As a teenager, Rimmer worked in rough places—lumber camps, mining camps, railroad camps, and the waterfront—gaining a reputation for toughness. A couple of years after his native city was leveled by an earthquake, he joined the Army Coast Artillery and took up prize fighting with considerable success. Although he quit boxing after his dramatic conversion to Christianity at a street meeting in San Francisco, probably on New Year’s Day, 1913, the pugilistic instincts still came out from time to time, especially in the many debates he conducted throughout his career as an itinerant evangelist. Sometimes advertised as an athlete for speaking engagements, he exemplified what is often called “muscular Christianity.”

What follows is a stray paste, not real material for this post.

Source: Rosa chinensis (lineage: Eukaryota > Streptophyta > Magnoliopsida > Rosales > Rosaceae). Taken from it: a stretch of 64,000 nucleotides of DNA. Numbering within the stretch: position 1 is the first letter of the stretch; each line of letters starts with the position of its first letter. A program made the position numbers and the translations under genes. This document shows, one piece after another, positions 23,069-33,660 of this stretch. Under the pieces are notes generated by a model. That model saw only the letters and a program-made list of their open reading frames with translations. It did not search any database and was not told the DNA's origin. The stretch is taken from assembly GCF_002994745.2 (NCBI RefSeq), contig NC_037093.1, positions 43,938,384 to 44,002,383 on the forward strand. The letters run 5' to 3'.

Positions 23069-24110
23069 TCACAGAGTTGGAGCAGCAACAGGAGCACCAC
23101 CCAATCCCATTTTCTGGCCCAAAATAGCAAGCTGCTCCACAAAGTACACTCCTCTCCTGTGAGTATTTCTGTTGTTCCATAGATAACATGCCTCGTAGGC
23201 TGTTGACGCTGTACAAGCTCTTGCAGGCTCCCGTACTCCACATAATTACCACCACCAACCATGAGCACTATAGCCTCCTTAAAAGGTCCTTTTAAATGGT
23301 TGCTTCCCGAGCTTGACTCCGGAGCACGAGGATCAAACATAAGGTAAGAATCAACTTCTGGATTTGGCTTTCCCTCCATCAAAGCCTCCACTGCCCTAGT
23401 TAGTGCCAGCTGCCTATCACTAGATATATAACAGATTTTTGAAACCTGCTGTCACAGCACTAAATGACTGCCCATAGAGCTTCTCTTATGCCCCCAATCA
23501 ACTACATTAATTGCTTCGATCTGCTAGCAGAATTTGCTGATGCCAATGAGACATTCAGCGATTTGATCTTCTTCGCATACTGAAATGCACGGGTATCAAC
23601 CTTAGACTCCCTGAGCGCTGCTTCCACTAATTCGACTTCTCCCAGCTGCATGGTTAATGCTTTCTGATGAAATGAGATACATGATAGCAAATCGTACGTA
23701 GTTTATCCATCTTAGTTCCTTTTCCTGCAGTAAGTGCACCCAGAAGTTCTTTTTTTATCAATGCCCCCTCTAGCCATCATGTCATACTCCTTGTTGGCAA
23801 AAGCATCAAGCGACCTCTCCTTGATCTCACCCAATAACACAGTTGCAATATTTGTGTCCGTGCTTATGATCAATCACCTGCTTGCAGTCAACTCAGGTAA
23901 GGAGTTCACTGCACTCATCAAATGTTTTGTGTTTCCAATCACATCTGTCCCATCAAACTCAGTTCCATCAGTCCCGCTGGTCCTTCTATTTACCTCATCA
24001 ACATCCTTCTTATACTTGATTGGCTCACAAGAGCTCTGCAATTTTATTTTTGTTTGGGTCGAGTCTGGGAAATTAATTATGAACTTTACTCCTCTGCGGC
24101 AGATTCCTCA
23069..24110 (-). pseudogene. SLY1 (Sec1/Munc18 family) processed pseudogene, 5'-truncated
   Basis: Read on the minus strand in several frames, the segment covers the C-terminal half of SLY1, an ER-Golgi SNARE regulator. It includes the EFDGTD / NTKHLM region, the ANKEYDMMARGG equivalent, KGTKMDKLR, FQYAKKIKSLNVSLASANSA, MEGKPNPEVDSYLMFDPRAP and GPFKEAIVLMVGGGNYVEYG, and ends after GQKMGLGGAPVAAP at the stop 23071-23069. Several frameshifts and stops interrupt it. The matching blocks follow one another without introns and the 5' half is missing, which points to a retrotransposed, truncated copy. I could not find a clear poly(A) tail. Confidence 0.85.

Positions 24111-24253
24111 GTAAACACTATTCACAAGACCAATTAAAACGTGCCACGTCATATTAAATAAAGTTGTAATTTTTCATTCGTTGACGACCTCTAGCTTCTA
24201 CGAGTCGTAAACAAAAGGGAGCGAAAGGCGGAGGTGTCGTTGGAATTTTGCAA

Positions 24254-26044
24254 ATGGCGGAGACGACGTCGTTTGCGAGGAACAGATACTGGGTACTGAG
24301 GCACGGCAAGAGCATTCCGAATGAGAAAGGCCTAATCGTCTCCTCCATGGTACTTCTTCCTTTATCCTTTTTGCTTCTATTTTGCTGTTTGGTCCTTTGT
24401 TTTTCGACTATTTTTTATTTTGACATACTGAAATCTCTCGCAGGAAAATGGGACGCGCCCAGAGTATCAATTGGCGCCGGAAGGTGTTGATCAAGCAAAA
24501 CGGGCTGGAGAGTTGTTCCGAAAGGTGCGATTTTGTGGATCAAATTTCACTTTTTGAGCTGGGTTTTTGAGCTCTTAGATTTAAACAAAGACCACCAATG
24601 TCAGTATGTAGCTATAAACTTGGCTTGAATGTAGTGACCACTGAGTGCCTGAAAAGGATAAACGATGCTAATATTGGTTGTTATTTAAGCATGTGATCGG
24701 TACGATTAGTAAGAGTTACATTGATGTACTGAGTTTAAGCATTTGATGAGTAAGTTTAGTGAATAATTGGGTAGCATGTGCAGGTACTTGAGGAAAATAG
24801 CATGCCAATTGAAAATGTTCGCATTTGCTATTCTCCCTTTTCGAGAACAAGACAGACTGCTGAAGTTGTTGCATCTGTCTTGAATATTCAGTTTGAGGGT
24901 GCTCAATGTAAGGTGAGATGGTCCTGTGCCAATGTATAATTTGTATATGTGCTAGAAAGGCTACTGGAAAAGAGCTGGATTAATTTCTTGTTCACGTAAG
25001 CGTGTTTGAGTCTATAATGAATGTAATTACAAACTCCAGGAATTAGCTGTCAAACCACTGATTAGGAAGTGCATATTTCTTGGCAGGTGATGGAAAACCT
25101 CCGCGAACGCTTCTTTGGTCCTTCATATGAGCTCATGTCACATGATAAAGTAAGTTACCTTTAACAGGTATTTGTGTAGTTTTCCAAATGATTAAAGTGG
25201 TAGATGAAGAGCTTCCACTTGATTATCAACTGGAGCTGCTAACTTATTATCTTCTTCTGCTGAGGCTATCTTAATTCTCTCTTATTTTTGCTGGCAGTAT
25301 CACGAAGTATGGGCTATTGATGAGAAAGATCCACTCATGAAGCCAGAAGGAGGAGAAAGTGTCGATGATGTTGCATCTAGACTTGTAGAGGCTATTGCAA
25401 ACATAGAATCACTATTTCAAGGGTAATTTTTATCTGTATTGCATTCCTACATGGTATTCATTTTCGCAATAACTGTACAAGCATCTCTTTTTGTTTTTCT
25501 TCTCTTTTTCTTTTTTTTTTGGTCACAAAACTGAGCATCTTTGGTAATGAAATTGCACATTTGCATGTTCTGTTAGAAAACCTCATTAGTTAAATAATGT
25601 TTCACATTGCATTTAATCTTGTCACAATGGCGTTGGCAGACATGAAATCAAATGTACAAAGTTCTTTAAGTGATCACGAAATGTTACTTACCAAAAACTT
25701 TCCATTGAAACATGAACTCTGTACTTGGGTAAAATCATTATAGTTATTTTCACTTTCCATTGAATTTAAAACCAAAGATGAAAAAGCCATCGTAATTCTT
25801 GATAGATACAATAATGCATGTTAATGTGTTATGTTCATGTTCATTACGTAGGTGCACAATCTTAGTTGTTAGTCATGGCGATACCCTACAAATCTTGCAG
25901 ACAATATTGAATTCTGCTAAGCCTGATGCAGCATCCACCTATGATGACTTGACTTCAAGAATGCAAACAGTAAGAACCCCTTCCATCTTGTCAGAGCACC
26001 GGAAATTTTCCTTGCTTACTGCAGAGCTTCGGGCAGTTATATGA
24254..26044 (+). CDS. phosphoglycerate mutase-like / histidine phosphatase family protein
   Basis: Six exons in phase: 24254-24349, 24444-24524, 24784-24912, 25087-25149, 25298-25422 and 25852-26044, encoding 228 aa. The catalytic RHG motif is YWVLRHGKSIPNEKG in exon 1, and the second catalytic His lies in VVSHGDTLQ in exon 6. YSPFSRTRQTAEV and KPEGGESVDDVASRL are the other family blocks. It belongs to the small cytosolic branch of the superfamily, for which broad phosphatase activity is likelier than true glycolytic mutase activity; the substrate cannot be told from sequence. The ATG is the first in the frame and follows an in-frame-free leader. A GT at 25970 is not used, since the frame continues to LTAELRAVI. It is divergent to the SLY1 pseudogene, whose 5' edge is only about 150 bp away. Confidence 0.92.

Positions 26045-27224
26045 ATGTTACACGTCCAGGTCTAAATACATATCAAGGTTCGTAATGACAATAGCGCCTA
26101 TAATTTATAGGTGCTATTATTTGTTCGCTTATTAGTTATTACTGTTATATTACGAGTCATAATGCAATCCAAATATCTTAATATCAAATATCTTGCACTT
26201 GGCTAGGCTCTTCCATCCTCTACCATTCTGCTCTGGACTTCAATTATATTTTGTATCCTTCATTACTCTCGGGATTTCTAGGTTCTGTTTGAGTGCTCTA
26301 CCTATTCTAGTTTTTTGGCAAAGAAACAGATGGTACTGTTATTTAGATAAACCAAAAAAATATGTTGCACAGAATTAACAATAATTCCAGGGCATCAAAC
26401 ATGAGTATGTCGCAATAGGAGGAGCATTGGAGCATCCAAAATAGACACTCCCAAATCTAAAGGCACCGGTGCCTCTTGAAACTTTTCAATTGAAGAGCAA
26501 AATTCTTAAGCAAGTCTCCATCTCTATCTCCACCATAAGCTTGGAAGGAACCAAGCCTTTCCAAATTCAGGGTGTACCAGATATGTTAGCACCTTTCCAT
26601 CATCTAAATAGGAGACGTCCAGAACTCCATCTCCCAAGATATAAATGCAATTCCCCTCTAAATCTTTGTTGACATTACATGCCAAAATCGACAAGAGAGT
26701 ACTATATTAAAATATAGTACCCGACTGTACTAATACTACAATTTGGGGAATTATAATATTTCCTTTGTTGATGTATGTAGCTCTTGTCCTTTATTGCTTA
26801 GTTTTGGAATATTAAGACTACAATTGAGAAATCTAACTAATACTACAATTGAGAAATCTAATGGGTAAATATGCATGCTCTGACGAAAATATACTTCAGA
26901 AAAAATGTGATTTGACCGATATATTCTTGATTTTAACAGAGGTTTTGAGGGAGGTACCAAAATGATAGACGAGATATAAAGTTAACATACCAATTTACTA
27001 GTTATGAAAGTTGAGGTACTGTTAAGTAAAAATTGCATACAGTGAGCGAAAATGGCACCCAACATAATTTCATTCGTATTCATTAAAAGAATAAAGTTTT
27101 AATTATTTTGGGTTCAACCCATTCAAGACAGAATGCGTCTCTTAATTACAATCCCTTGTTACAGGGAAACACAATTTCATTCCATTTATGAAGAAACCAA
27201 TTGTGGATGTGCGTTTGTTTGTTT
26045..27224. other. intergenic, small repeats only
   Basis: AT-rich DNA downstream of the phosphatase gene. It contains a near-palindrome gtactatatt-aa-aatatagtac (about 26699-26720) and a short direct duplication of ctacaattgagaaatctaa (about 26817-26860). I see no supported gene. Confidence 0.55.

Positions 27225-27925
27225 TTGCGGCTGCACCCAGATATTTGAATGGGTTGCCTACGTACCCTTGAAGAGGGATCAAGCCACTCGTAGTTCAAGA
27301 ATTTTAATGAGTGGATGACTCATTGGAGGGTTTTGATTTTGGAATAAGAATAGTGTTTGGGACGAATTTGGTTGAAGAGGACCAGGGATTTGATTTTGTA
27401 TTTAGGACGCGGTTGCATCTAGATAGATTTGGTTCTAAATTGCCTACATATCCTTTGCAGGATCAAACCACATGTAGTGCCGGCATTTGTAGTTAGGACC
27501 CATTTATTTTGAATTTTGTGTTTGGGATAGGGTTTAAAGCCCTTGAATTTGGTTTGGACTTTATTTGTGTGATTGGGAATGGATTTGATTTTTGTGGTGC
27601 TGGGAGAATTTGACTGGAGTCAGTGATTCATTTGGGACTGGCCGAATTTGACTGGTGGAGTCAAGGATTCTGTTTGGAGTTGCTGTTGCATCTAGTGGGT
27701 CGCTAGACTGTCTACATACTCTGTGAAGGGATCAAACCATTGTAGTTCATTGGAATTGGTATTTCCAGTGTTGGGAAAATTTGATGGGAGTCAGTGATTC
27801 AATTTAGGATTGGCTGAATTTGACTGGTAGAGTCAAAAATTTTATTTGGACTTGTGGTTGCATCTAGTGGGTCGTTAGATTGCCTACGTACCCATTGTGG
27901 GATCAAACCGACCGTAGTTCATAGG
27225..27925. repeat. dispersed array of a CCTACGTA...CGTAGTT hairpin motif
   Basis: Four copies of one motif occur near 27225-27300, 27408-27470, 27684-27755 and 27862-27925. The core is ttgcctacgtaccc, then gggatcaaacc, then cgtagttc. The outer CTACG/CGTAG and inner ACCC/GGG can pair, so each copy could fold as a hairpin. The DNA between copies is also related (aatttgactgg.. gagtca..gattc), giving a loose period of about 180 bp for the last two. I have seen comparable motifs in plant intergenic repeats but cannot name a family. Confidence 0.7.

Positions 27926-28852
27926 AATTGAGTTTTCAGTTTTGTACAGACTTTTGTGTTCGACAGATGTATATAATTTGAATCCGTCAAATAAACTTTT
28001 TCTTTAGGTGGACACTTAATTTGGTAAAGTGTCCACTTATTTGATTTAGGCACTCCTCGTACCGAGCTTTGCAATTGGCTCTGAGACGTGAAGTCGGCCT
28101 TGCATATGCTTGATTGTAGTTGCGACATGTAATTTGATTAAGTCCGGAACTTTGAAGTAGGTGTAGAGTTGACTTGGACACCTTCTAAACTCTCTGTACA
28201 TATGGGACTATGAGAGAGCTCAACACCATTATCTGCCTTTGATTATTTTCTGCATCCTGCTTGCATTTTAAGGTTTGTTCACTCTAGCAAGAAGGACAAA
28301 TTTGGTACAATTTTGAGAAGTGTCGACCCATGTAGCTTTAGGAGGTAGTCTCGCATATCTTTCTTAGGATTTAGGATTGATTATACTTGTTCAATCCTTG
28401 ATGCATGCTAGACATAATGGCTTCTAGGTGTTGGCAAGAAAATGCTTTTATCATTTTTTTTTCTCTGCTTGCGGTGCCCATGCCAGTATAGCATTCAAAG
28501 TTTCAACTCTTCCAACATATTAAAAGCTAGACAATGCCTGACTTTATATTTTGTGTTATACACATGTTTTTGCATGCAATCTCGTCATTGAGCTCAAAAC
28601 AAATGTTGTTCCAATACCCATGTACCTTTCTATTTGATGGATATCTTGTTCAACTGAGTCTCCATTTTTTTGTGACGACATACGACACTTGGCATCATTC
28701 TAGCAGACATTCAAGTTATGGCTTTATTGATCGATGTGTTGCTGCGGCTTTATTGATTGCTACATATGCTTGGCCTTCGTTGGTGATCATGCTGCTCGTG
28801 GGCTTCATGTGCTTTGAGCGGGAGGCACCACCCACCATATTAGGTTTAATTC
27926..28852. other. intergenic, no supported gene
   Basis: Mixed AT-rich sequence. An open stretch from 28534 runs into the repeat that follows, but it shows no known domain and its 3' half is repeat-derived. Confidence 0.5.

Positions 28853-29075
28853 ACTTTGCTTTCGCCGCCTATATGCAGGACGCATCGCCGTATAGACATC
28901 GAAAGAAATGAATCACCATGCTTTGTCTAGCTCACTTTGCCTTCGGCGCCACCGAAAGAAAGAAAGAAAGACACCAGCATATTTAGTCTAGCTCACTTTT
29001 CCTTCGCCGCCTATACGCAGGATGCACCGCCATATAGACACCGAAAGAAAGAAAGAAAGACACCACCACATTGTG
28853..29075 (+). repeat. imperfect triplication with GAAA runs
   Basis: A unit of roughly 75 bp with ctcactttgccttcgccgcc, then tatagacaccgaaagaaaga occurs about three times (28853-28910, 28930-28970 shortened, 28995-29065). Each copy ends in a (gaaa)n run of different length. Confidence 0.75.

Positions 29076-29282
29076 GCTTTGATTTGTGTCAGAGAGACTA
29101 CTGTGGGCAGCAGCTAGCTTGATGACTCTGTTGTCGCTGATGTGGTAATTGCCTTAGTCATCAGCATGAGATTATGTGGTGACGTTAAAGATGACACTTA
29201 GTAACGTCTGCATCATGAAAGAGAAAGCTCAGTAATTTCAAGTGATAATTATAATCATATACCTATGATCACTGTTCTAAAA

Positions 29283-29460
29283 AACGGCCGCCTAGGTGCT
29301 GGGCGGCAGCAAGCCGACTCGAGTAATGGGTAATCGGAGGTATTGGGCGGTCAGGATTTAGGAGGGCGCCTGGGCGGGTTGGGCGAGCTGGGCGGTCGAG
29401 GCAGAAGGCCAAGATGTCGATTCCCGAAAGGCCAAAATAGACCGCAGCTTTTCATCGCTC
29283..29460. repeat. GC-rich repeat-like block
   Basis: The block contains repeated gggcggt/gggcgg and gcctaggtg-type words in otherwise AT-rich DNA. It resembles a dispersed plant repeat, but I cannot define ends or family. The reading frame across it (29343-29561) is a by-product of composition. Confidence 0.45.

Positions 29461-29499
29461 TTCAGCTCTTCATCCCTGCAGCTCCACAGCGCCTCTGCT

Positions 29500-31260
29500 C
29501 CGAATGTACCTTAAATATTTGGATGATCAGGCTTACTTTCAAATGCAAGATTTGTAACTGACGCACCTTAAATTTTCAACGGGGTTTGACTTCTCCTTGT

Baseball card for Billy Sunday
1887 Buchner Gold Coin (N284) #25 Billy Sunday. When Rimmer began preaching before World War One, Billy Sunday was the most famous Bible preacher in America. Sunday epitomized muscular Christianity. A former professional baseball player from the 1880s who had relied heavily on speed and cunning base-running, Sunday liked to enliven the audience by diving across the stage in the midst of his sermons, as if sliding into a base. My grandmother remembered him doing just that—she didn’t care for it at all. Her father, who started the ministry of the Salvation Army in New Zealand after being converted to Christianity like Rimmer at a street meeting, also had an athletic background (foot-racing), but he never carried on like Sunday.